Sportsmen ask Ritter to keep his promise, protect Colorado’s roadless backcountry

Sun, 11/16/2008

Sportsmen ask Ritter to keep his promise, protect Colorado’s roadless backcountry

Nov. 17, 2008
David Petersen, Trout Unlimited, (970) 259-316
Joel Webster, Theodore Roosevelt Conservation Partnership, (406) 360-3904
David Nickum, Colorado Trout Unlimited, (303) 345-3491


Sportsmen ask Ritter to keep his promise, protect Colorado’s roadless backcountry
Governor should close loopholes allowing unnecessary development

DENVER—Gov. Bill Ritter should keep his promise to Colorado sportsmen and protect Colorado’s roadless backcountry by strengthening his state’s proposed roadless land management rule before it gains federal approval, representatives from three prominent sportsmen conservation organizations said Monday.

In a letter to Ritter dated Nov. 13, Trout Unlimited (TU), Backcountry Hunters and Anglers (BHA) and the Theodore Roosevelt Conservation Partnership (TRCP) reminded Ritter that he courted sportsmen during his gubernatorial campaign and indicated he would protect the best of Colorado’s fish and wildlife habitat from encroaching development. The groups asked the governor to keep his word by closing loopholes in the state’s proposed roadless rule that would allow unnecessary and intrusive industrial development in areas that provide not only critical fish and game habitat but also substantial hunting and fishing opportunity.

“We have been steadfast in our efforts to communicate to you the importance of keeping this acreage intact,” the letter reads. “Along with other sportsmen’s conservation organizations, clubs and associations, we have asked in recent months for the best possible protection of these backcountry retreats in the name of preserving our hunting and fishing heritage in Colorado, now and in the future.”

The state’s proposed roadless rule is scheduled for review Nov. 18 and 19 before the federal Roadless Area Conservation National Advisory Committee (RACNAC) in Washington, D.C. The rule, as it is written now, includes provisions allowing significant road building and industrial development ranging from oil and gas drilling and coal mining exploration to ski area expansion that could negatively affect hundreds of thousands of backcountry acres.

“We’ve been asking the governor to engage and make this a better rule for years now,” said David Petersen, director of TU’s roadless protection work in Colorado. “These are irreplaceable lands that sportsmen have counted on for generations to produce quality hunting and fishing, something that is getting harder and harder to come by. Protecting them is something we simply must do, and the governor has always indicated his support for doing just that. It’s now time for him to make good on his word.”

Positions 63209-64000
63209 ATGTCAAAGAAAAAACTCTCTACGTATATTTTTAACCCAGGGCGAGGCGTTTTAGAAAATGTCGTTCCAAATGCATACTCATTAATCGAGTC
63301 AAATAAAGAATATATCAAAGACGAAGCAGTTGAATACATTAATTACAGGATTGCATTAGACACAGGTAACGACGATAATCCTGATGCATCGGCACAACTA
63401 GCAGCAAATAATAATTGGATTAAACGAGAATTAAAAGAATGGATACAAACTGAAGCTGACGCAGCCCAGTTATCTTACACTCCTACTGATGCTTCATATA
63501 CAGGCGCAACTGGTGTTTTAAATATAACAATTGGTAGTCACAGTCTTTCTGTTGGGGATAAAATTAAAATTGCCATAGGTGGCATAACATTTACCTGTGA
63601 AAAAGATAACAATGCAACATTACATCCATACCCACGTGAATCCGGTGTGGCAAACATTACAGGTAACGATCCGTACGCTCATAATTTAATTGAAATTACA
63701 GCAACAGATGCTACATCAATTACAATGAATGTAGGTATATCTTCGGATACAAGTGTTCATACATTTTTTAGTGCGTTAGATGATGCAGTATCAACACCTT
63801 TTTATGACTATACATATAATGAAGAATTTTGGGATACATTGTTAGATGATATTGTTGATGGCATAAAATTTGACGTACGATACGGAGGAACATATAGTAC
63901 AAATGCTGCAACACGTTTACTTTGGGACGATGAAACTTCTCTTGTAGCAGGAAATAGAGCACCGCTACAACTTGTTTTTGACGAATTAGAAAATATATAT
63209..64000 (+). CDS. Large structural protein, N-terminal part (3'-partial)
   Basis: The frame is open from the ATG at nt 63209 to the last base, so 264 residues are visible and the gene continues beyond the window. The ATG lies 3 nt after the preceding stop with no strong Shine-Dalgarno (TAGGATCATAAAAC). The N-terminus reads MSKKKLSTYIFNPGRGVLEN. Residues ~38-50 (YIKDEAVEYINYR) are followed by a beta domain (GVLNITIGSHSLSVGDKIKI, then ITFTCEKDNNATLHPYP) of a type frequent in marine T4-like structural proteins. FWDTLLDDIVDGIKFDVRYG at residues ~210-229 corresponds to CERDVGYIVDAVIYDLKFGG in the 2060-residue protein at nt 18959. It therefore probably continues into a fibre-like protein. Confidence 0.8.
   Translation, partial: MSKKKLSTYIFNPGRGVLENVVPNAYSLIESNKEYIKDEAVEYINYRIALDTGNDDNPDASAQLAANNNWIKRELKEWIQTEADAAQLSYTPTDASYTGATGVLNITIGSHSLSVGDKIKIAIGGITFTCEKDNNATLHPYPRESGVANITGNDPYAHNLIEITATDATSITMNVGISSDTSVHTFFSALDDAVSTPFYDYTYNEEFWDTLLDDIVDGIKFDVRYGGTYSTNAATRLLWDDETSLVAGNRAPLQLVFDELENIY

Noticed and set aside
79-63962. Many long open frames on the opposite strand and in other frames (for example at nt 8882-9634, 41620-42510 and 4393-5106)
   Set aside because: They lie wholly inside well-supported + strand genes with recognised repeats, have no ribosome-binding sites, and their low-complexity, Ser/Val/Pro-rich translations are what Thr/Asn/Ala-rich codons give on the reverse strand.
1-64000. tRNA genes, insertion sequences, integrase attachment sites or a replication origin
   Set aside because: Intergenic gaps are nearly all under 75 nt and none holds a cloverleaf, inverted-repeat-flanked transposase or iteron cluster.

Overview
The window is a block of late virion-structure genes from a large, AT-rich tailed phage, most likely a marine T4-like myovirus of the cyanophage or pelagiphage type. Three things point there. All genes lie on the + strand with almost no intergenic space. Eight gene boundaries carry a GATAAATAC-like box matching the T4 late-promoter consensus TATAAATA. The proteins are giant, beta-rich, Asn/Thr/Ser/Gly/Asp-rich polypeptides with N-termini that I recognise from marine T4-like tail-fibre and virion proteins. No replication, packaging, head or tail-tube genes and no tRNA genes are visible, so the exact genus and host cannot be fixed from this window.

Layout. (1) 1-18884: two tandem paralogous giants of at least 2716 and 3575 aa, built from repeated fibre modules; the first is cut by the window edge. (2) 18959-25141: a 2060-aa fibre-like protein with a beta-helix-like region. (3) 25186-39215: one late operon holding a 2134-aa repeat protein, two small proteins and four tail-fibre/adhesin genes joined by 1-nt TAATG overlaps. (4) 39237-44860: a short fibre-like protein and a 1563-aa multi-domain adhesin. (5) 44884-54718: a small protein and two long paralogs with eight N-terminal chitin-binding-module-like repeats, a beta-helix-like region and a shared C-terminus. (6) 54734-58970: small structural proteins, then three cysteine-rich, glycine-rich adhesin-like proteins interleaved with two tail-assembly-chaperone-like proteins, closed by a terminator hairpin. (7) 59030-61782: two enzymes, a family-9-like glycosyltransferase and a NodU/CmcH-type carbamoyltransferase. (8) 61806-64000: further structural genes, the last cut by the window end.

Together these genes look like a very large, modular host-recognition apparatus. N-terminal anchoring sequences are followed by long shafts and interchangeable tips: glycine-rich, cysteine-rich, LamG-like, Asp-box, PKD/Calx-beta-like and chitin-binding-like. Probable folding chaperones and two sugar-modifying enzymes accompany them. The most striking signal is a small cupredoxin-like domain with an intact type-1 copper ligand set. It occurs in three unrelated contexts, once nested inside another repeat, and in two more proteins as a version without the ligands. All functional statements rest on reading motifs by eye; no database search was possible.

Colorado boasts more than 4 million acres of inventoried roadless lands, which provide needed habitat for the state’s most robust populations of deer, elk and other big game animals. Additionally, roadless lands in the state provide stream, lake and river habitat for the bulk of Colorado’s imperiled native Rio Grande, greenback and Colorado River cutthroat trout.

While the state has made some notable progress with the rule—there’s hope, for instance, that allowances for full-fledged access roads for grazing leases won’t be included in the final rule—additional vigor is needed from Ritter and his staff when it comes to more significant threats to the backcountry.

“We appreciate the spirit with which the state is approaching the process,” said David Nickum, director of Colorado Trout Unlimited, “but there must be substantive improvements to the rule. It still is too focused on granting exemptions for various special interests and focuses too little on long-term protection for these priceless lands.”

“The rule, as it is written now, seems to take for granted the impact sportsmen have on Colorado’s economy,” said Joel Webster, roadless initiative manager for the TRCP and a member of BHA’s national board of directors.

“Fishing and hunting in Colorado is big business,” Webster said. “It’s a renewable enterprise, as long as the habitat needed for fish and game remains intact. The state’s proposed rule threatens that habitat and consequently our sporting heritage. We hope the governor will work to make the rule better, and we’re eager to help him craft a meaningful roadless management plan that will secure the future of Colorado’s outdoors traditions.”.”

Nickum and Webster, along with Ken Neubecker, president of the Colorado Council of Trout Unlimited, will be in Washington to testify before the RACNAC on Tuesday.

For more details on the value of Colorado’s roadless lands to sportsmen and women, visit{ED0023C4-EA23-4396-9371-8509DC5B4953}/Roadless_CO_final.pdf, or





Date: 11/17/2008


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